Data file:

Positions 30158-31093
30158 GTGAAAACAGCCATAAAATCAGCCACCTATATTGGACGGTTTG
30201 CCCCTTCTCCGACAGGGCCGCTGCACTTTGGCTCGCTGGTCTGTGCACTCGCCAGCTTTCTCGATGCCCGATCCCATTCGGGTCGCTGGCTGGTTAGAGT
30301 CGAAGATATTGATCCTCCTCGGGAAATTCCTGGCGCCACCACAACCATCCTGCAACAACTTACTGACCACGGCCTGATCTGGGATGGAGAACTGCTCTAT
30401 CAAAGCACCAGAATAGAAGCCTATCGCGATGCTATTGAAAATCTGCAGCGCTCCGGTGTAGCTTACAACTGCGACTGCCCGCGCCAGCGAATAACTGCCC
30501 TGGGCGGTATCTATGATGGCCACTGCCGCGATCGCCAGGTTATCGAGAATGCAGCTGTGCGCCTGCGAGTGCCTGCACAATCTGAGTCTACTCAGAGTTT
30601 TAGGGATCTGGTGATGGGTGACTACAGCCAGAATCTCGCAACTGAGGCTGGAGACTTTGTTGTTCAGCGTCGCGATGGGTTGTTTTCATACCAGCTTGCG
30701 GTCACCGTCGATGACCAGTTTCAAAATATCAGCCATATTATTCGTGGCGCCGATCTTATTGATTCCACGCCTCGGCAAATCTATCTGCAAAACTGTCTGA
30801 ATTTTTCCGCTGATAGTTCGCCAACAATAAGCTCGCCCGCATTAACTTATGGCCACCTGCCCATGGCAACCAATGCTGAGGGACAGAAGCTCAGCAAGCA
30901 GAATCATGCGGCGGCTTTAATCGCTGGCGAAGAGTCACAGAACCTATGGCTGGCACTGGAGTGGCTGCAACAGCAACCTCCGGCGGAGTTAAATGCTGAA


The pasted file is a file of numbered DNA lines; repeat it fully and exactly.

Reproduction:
Positions 30158-31093
30158 GTGAAAACAGCCATAAAATCAGCCACCTATATTGGACGGTTTG
30201 CCCCTTCTCCGACAGGGCCGCTGCACTTTGGCTCGCTGGTCTGTGCACTCGCCAGCTTTCTCGATGCCCGATCCCATTCGGGTCGCTGGCTGGTTAGAGT
30301 CGAAGATATTGATCCTCCTCGGGAAATTCCTGGCGCCACCACAACCATCCTGCAACAACTTACTGACCACGGCCTGATCTGGGATGGAGAACTGCTCTAT
30401 CAAAGCACCAGAATAGAAGCCTATCGCGATGCTATTGAAAATCTGCAGCGCTCCGGTGTAGCTTACAACTGCGACTGCCCGCGCCAGCGAATAACTGCCC
30501 TGGGCGGTATCTATGATGGCCACTGCCGCGATCGCCAGGTTATCGAGAATGCAGCTGTGCGCCTGCGAGTGCCTGCACAATCTGAGTCTACTCAGAGTTT
30601 TAGGGATCTGGTGATGGGTGACTACAGCCAGAATCTCGCAACTGAGGCTGGAGACTTTGTTGTTCAGCGTCGCGATGGGTTGTTTTCATACCAGCTTGCG
30701 GTCACCGTCGATGACCAGTTTCAAAATATCAGCCATATTATTCGTGGCGCCGATCTTATTGATTCCACGCCTCGGCAAATCTATCTGCAAAACTGTCTGA
30801 ATTTTTCCGCTGATAGTTCGCCAACAATAAGCTCGCCCGCATTAACTTATGGCCACCTGCCCATGGCAACCAATGCTGAGGGACAGAAGCTCAGCAAGCA
30901 GAATCATGCGGCGGCTTTAATCGCTGGCGAAGAGTCACAGAACCTATGGCTGGCACTGGAGTGGCTGCAACAGCAACCTCCGGCGGAGTTAAATGCTGAA